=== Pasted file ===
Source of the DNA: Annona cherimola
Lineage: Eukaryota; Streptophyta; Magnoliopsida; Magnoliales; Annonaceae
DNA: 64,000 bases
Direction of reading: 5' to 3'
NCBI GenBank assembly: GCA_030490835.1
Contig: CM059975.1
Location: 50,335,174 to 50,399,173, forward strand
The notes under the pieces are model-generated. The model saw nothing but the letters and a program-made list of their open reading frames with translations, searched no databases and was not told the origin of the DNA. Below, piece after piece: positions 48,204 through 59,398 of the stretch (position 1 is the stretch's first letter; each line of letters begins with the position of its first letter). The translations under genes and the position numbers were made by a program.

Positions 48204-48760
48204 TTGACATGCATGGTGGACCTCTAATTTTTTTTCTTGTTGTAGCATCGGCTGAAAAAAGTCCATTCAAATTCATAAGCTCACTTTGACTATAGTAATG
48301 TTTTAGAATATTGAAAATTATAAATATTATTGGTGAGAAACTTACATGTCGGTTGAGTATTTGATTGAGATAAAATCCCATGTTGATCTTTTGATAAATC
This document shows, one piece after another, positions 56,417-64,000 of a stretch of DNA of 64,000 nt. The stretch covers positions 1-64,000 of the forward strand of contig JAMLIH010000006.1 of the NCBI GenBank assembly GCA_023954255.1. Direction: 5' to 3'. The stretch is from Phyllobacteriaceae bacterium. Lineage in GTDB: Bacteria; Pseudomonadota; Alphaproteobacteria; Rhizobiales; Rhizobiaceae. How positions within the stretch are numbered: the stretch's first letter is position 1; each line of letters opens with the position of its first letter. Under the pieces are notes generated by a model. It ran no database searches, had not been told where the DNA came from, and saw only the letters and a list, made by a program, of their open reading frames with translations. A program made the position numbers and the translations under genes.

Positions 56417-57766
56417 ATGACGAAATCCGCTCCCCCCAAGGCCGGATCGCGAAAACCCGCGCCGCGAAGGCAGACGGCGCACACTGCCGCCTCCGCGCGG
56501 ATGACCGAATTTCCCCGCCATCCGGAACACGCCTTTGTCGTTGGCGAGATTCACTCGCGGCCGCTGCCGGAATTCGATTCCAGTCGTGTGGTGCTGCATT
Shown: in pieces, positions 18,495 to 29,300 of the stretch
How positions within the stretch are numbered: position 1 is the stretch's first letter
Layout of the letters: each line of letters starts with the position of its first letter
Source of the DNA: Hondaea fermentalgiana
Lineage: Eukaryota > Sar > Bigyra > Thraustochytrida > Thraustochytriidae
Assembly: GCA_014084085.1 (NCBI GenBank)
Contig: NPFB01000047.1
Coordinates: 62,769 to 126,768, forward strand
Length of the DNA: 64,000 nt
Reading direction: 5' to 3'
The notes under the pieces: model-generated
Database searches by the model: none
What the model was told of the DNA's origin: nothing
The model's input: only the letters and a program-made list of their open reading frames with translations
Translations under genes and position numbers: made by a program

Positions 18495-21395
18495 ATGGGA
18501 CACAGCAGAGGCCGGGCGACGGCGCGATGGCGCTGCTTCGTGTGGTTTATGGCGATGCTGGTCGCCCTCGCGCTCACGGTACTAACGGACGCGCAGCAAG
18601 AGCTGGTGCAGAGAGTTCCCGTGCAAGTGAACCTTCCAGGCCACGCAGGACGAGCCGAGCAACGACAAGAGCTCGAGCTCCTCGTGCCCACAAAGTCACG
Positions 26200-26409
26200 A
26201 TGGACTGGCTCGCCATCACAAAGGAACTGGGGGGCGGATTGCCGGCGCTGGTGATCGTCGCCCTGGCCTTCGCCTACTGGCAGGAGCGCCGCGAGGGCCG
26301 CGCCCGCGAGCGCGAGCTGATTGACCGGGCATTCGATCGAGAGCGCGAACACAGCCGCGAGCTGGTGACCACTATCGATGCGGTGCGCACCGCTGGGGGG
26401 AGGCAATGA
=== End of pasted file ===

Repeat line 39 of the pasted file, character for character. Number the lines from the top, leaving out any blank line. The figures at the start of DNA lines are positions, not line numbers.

26401 AGGCAATGA